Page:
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The Onewheel isn't a skateboard, but it's still fun as hell

After testing out a prototype version last CES, the final production model is actually rideable

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On Tuesday night I made the mistake of climbing the fence that surrounds the convention center parking lot where our trailer is stationed. I don’t exactly remember what happened, but I made it to the top, remember it wobbling, and the next thing I knew I was on the ground in a lot of pain. I badly injured my right foot. Normally this wouldn't be much of an issue besides the pain, but I had a rideables shoot less than 12 hours later.

I limped back to the hotel in excruciating pain, and when I woke up the next morning my foot was red, swollen, and hot. I was still in just as much pain, if not more. I thought I was screwed. How could I possibly get on the Onewheel when I could barely walk?

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Last CES I rode a prototype Onewheel (with two good feet) and wasn't impressed. Conceptually it was extraordinary — it's a self-balancing board with a go-kart tire in the middle — it's not technically a skateboard, but it's still cool. Sadly, it failed in execution: I couldn't figure out how to stop and just did not feel safe riding it.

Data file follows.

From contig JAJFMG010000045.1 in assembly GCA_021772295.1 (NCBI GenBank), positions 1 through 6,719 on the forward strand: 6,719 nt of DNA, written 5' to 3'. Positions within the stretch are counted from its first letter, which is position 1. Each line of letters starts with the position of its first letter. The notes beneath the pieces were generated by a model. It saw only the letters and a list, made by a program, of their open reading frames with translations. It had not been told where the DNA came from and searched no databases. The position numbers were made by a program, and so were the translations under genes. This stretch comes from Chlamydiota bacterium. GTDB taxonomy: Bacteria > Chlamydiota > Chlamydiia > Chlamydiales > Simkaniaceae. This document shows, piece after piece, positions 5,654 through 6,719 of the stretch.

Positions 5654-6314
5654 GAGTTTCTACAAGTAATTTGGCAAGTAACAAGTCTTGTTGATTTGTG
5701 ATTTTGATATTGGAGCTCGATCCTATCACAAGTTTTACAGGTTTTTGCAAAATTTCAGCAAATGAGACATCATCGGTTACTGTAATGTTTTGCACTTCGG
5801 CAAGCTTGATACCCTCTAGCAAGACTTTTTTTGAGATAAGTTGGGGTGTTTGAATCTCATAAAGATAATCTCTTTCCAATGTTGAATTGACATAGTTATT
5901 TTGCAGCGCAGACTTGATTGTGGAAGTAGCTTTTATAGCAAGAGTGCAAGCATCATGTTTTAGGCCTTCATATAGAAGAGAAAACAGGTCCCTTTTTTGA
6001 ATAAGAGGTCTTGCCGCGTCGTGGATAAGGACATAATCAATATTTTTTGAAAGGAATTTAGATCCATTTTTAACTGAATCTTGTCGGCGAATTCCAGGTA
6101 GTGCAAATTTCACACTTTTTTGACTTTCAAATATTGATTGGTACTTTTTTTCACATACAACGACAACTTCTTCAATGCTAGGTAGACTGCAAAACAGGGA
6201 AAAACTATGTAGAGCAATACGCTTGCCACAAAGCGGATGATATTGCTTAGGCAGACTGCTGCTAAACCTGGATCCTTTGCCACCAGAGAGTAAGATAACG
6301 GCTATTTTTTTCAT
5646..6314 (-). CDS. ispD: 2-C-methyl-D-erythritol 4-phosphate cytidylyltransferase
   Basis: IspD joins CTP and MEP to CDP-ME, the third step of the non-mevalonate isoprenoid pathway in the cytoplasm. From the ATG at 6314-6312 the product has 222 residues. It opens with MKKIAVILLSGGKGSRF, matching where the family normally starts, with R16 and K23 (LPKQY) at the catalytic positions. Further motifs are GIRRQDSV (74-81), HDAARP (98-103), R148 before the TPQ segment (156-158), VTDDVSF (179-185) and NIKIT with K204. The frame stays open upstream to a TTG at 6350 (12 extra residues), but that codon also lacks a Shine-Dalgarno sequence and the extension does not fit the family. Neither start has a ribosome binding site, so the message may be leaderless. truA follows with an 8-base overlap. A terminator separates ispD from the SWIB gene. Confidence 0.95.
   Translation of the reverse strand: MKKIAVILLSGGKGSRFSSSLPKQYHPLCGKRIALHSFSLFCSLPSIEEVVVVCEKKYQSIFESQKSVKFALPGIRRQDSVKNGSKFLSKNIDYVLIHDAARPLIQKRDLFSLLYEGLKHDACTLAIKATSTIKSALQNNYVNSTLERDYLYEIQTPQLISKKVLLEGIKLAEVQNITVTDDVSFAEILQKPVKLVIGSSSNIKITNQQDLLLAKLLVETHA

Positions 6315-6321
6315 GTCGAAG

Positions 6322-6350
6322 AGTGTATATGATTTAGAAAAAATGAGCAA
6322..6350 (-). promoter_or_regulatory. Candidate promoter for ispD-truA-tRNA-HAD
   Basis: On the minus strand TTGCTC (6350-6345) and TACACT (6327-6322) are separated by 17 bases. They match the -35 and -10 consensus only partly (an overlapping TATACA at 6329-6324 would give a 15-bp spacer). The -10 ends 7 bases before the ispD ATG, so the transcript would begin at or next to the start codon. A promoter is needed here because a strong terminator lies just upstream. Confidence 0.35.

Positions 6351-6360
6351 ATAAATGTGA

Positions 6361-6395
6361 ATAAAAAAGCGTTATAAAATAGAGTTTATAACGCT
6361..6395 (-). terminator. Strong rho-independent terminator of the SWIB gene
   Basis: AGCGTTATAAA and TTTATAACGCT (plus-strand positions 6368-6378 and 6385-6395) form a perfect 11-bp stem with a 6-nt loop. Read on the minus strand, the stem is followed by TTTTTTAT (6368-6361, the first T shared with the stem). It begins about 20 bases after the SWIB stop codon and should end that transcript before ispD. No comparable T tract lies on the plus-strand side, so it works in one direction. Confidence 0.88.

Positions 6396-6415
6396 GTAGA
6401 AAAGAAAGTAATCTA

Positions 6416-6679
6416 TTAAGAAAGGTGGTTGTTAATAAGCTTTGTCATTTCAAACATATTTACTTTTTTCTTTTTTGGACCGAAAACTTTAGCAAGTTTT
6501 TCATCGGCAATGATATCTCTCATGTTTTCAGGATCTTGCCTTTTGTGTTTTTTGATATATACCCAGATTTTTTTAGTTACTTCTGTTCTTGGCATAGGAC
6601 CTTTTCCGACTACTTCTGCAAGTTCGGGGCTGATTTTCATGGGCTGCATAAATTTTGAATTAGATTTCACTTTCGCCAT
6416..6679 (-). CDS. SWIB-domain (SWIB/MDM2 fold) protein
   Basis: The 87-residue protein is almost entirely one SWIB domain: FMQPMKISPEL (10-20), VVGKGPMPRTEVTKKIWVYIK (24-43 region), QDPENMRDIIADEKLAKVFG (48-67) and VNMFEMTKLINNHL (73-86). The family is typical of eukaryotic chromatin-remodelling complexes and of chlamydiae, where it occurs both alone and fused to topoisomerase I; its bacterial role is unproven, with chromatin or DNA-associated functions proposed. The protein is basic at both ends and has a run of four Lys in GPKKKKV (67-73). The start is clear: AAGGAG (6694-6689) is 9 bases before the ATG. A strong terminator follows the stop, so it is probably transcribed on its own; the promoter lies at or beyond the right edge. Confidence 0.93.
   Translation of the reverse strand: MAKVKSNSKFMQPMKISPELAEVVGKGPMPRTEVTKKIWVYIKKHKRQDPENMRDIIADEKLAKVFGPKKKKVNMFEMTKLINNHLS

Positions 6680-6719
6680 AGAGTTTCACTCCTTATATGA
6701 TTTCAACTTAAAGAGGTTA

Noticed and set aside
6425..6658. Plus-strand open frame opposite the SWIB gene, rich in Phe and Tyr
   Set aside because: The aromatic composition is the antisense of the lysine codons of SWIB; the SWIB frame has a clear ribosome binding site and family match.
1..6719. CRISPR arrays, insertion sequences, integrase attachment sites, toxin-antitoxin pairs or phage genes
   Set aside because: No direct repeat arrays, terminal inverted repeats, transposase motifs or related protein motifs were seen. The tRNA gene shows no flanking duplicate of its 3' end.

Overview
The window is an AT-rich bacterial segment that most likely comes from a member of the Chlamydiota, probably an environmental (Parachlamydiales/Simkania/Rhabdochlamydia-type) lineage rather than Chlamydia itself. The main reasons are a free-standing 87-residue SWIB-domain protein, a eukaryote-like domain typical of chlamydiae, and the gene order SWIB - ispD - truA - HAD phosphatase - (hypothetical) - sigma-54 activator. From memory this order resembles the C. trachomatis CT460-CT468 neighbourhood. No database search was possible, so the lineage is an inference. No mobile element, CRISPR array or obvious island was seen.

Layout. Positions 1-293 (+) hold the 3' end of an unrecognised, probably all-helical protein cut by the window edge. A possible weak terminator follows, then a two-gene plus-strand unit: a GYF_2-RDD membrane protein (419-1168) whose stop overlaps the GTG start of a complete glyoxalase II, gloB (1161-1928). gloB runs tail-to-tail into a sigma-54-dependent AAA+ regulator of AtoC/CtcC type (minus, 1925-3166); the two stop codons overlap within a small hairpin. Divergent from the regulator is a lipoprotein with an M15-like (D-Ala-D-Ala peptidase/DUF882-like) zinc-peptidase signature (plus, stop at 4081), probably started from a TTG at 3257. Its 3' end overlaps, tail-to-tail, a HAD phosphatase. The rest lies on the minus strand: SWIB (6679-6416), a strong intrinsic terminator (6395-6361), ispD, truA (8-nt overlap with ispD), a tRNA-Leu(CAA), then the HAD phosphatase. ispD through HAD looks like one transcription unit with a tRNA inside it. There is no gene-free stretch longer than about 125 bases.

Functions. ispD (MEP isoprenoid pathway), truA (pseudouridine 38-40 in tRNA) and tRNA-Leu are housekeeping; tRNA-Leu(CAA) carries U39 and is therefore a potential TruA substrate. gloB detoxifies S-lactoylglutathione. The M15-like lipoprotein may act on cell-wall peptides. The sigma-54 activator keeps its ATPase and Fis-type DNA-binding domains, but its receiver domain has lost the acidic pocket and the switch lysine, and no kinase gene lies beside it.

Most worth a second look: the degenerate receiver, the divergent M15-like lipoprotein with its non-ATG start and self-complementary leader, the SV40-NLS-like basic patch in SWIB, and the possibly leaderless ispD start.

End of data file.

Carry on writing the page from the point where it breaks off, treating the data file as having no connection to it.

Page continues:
But on Wednesday morning on the UNLV campus sidewalks, I rode a final production model Onewheel with completely reworked electronics. It works like the old Onewheel — you step on the board, the self-balancing mechanism kicks in, you lean forward to accelerate and backward to stop or reverse — but this time the riding experience blew me away. The moment I stepped on the board I was able to ride with no problem. I could balance easily, and I could actually come to a complete stop without bailing — I could even flip my feet and ride in switch. And much to my surprise, my foot didn’t even hurt because I wasn't applying a lot of pressure on it. Riding the Onewheel requires nearly zero effort. That's what makes it so special.

Last year’s Onewheel was unstable and wonky. The final production model is the exact opposite. Besides riding being a charm, the Onewheel has headlights and taillights that dynamically switch when you change directions — it's really neat. One of only a few drawbacks of the Onewheel is its range: you can only travel six miles before the battery dies (about an 40 minutes to an hour of riding time), but the company says the included charger will juice you from from 0 to 100 percent in 20 minutes. There's also a dedicated app that allows you to switch between riding modes (slower and faster) and shows you relevant data like trip length, speed, and battery percentage. $1,500 is certainly a steep price tag, but this rideable is a tank no matter the terrain: concrete, grass, gravel, hills, puddles, and curbs.

Onewheel hands-on CES 2015